The less hands played in an hour, the fishier the table. That’s because recreational players tend to play pretty passively (meaning checking and calling a lot), so it takes longer to finish playing a single hand.

Conversely, a table with many hands played is likely the one with more aggressive players, where there’s a lot of betting and raising involved.

c) check the average pot size.

Similar to the previous point, you want to find tables with small average pot sizes. That’s because players at these tables are likely to play passively, meaning they rarely bet or raise.

When you find a table with small average pot sizes, it’s likely there’s a lot of limping going on at that table.

Limping means just paying the big blind preflop instead of open-raising, and it’s usually a telltale sign of recreational poker players.

Now, let’s talk about seat selection.

When you find a table with plenty of fish splashing about, you want to choose a seat that’s on the direct left of the recreational player(s).

This way, you will have a direct position on them most of the time, meaning you get to act immediately after them.

If they open-limp (i.e. pay the big blind when they are the first to enter the pot), you can try to isolate them with the so-called isolation-raise (or iso-raise for short).

As the name suggests, the goal of the iso-raise is to play a heads-up pot (preferably in position) against a recreational player.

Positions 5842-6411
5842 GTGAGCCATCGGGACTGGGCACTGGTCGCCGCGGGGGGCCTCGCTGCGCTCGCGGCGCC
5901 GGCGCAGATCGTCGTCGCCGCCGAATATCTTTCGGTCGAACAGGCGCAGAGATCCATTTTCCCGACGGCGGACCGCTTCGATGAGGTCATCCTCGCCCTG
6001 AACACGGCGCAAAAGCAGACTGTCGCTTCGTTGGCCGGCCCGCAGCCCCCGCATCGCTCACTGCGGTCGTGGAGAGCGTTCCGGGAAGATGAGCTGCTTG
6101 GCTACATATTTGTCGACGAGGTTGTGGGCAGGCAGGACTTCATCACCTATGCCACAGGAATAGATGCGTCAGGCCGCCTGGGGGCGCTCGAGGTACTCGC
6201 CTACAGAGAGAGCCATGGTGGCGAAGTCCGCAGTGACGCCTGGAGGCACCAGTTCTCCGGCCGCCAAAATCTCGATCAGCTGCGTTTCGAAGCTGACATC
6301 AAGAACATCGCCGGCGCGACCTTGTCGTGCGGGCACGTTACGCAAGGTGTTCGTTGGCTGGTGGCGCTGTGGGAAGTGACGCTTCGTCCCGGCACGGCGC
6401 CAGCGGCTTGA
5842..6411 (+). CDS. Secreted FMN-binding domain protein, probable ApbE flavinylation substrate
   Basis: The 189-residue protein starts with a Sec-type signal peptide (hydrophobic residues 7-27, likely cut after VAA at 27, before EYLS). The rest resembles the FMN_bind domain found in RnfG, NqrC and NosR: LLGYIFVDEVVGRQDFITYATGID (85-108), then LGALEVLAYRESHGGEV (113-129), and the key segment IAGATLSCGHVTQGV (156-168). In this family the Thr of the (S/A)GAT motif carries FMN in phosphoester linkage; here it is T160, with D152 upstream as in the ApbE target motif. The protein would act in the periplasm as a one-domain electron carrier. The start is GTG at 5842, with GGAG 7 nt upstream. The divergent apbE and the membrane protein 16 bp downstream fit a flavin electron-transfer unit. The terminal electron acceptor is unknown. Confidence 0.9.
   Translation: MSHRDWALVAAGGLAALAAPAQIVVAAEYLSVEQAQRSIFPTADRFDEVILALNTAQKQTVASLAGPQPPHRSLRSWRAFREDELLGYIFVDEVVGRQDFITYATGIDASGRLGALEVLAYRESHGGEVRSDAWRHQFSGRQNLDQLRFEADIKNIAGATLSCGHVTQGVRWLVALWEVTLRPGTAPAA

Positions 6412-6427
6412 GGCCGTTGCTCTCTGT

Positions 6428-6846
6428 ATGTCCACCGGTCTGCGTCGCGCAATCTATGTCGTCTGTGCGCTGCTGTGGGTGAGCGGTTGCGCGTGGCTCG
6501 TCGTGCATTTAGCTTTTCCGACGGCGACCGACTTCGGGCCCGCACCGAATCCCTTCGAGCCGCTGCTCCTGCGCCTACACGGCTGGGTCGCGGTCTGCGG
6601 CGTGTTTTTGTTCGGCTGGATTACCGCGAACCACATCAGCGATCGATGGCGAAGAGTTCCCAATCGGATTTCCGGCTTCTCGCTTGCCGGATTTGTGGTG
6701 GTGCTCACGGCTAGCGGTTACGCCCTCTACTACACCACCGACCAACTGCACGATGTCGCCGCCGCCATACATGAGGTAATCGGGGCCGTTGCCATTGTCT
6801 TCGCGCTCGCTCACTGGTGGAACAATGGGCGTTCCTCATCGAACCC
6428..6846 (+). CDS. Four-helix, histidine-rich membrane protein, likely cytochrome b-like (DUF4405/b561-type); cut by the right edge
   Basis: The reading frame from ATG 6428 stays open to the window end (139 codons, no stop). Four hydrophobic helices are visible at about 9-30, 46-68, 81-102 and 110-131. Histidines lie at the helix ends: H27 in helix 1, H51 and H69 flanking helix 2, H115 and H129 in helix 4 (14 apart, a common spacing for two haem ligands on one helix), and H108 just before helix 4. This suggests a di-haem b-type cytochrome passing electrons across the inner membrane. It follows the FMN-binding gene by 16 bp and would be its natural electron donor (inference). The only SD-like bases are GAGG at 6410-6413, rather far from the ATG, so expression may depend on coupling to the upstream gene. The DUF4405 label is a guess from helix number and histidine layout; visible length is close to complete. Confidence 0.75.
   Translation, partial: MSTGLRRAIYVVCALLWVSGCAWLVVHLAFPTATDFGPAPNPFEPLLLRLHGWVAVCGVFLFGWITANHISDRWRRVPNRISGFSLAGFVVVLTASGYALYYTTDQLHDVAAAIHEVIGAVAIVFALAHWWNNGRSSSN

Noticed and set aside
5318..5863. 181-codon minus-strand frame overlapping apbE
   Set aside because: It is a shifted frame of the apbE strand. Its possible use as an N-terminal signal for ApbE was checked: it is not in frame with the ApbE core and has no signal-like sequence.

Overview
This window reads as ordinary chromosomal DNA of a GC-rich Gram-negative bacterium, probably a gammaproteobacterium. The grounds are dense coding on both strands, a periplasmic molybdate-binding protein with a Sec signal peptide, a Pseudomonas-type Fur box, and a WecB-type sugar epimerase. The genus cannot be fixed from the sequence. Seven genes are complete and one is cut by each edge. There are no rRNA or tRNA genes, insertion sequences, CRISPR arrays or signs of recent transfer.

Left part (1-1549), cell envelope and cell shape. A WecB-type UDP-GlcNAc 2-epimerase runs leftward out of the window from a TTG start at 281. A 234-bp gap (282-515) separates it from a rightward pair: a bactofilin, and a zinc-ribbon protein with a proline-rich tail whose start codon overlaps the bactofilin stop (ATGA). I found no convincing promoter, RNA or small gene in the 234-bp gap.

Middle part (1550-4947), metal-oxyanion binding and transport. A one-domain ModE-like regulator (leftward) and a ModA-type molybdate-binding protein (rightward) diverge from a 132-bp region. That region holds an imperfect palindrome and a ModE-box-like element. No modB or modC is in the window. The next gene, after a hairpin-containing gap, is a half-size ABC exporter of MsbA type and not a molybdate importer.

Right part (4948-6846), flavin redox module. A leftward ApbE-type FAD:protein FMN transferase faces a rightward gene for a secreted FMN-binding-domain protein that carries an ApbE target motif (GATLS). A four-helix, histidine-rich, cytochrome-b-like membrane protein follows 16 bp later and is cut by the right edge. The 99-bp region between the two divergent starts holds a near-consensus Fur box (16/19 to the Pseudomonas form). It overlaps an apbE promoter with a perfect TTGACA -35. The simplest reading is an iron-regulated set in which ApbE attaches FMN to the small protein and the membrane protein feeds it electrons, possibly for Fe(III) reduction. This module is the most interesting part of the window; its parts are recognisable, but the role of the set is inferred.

This way, you can take advantage of the many mistakes they’re bound to make post flop, and take their stack before everybody else.

If there are no obvious recreational players at your table, don’t hesitate to change tables and find a more profitable one.

The only way to make money consistently in poker is to play against players who play worse than you.

There’s no point in playing against players of equal or greater skill level. If you do that, you will be a breakeven player at best.

There is nothing wrong with playing against better opponents if you want to hone your skills and improve your game, of course.

But if that approach causes you to constantly lose money, you won’t get anything but frustration out of the experience.

That’s why it’s crucial to find the right balance, and play in games that you have a reasonable chance of beating, but can still provide sufficient challenge.

If you are tired of being a losing or a breakeven player, make sure to check out my recent video.